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I am trying to get the concepts of imperative vs declarative styles through python.

From my understanding the definitions of imperative and declarative are

imperative - code all the steps in the desired outcome
declarative - code the desired outcome without the steps

For example:

would this be considered imperative?

L = []
for i in range(5):
    L.append(i*2)

and would this version be considered declarative?

L = list(map(lambda x: x*2, range(5)))

marked as duplicate by Charles Duffy python Nov 29 '17 at 15:10

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  • Declarative would be: L = createList(). They are both imperative to me! Your declarative example does explain it all step by step, like you imperative example does. – Elis Byberi Nov 29 '17 at 14:39
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    @ElisByberi, I don't really agree that that's declarative either -- at least not in Python, where it tells the interpreter to immediately run the function createList and assign its results to L; contrast to languages where that statement where L = createList() simply means that L needs to have some properties at a later time, if and when it's evaluated. The short form here is that Python simply isn't a declarative language -- one can build declarative languages on top of it, but those are separate languages, not Python. – Charles Duffy Nov 29 '17 at 15:13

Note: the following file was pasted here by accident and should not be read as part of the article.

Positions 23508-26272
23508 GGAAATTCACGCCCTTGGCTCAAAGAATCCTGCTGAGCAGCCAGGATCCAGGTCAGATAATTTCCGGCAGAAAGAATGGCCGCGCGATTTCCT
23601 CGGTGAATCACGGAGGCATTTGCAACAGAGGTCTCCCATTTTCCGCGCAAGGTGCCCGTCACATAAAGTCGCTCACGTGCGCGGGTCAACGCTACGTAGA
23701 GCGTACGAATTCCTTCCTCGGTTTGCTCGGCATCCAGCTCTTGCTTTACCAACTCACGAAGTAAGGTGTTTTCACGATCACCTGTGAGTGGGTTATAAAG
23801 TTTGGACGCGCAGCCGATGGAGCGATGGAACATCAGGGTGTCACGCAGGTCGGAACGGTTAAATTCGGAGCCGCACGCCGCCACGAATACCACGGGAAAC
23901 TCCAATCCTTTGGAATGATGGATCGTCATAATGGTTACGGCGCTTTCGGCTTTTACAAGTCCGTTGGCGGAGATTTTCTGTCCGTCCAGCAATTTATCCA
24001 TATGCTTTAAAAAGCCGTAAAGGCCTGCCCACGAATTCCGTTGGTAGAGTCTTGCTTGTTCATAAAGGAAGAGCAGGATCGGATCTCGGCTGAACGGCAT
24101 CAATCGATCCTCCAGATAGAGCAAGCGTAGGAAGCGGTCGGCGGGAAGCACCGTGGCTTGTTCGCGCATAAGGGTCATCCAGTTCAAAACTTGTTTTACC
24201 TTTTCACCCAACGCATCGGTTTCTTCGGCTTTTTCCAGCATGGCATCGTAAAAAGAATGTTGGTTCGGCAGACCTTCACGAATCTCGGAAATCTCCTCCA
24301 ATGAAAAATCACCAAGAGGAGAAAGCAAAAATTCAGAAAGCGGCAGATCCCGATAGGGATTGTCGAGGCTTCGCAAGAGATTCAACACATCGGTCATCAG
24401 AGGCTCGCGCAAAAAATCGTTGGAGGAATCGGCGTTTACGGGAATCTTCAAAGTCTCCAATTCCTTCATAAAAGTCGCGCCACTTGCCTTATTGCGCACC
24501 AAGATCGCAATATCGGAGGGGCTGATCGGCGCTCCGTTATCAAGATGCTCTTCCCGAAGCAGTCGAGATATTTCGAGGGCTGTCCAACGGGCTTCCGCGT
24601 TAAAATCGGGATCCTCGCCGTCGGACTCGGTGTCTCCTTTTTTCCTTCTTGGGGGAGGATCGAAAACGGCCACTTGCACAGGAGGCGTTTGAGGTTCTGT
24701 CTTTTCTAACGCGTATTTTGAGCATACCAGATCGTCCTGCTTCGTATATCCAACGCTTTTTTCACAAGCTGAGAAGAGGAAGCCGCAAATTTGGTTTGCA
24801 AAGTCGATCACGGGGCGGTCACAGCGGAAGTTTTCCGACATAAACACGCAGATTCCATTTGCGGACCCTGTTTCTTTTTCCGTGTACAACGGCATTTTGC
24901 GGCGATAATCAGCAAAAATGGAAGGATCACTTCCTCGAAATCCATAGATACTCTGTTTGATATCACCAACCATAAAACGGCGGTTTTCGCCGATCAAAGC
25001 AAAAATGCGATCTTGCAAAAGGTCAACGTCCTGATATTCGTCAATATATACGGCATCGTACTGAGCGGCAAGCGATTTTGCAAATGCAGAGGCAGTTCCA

• @CharlesDuffy L = createList() is as declarative as it can get. All (pure) functional and logic-based programming languages are also declarative. Functions that have no side effects at all are called purely functional. However, Python is not a declarative only language like SQL. – Elis Byberi Nov 29 '17 at 16:22
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    @CharlesDuffy Indeed! As you rightly say, Python can be used to create declarative solvers, planners or frameworks (Django views for instance), but the language itself has no declarative features. – Manu Valdés May 16 at 6:28
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    Let us continue this discussion in chat. – Elis Byberi May 17 at 13:32

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